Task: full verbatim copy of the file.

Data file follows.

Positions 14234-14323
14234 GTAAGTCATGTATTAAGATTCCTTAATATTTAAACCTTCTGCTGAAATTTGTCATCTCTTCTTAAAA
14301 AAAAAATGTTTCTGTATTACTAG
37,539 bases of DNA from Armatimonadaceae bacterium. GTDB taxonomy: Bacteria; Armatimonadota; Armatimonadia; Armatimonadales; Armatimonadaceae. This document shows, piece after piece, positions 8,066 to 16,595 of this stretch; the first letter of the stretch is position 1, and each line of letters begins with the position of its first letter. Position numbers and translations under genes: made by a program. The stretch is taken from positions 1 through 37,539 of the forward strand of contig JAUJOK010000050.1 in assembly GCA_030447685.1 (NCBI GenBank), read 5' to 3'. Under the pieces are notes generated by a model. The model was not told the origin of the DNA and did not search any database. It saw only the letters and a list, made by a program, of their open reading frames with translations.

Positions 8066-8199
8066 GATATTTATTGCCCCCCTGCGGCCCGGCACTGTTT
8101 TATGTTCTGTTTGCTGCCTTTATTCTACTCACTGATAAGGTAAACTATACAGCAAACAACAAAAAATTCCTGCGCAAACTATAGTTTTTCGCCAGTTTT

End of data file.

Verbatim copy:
Positions 14234-14323
14234 GTAAGTCATGTATTAAGATTCCTTAATATTTAAACCTTCTGCTGAAATTTGTCATCTCTTCTTAAAA
14301 AAAAAATGTTTCTGTATTACTAG
37,539 bases of DNA from Armatimonadaceae bacterium. GTDB taxonomy: Bacteria; Armatimonadota; Armatimonadia; Armatimonadales; Armatimonadaceae. This document shows, piece after piece, positions 8,066 to 16,595 of this stretch; the first letter of the stretch is position 1, and each line of letters begins with the position of its first letter. Position numbers and translations under genes: made by a program. The stretch is taken from positions 1 through 37,539 of the forward strand of contig JAUJOK010000050.1 in assembly GCA_030447685.1 (NCBI GenBank), read 5' to 3'. Under the pieces are notes generated by a model. The model was not told the origin of the DNA and did not search any database. It saw only the letters and a list, made by a program, of their open reading frames with translations.

Positions 8066-8199
8066 GATATTTATTGCCCCCCTGCGGCCCGGCACTGTTT
8101 TATGTTCTGTTTGCTGCCTTTATTCTACTCACTGATAAGGTAAACTATACAGCAAACAACAAAAAATTCCTGCGCAAACTATAGTTTTTCGCCAGTTTT